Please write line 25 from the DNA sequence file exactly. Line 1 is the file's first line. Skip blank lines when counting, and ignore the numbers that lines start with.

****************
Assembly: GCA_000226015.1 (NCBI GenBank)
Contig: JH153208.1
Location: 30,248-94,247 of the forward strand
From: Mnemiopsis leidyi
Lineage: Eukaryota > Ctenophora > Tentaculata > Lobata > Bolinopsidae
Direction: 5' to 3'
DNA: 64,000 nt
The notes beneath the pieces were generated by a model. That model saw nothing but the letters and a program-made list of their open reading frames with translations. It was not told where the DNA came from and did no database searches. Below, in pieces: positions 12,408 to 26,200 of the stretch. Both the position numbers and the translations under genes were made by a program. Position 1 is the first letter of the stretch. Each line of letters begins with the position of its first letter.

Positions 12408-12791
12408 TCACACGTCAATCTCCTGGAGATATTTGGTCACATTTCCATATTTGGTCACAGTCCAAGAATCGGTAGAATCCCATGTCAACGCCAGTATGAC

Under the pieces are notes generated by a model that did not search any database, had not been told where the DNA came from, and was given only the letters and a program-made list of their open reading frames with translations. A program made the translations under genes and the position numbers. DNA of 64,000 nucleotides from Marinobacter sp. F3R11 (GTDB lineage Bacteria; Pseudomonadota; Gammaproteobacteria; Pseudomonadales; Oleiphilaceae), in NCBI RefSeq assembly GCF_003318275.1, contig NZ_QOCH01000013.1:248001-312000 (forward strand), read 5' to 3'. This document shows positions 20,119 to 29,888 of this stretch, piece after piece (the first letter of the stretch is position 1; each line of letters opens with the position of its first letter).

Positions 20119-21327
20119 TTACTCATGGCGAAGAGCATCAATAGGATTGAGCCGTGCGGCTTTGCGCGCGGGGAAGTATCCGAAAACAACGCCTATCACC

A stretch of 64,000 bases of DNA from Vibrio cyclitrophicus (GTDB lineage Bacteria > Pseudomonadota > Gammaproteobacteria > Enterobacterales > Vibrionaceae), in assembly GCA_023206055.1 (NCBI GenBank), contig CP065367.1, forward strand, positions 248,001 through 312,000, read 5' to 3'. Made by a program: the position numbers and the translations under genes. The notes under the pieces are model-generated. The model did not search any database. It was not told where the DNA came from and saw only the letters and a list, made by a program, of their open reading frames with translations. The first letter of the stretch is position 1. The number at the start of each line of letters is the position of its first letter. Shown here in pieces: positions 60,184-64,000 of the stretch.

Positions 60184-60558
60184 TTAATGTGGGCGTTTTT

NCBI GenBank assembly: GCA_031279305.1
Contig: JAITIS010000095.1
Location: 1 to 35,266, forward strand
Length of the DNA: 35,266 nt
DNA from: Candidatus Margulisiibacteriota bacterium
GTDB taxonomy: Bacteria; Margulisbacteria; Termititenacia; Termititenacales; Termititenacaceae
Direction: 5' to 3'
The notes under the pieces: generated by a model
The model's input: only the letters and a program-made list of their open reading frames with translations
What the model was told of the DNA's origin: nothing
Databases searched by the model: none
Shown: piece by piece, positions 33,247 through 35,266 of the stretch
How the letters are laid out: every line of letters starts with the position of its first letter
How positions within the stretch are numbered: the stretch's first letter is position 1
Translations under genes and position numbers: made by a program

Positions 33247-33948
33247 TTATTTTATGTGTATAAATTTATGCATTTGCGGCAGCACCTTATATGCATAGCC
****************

The model's input: only the letters and a program-made list of their open reading frames with translations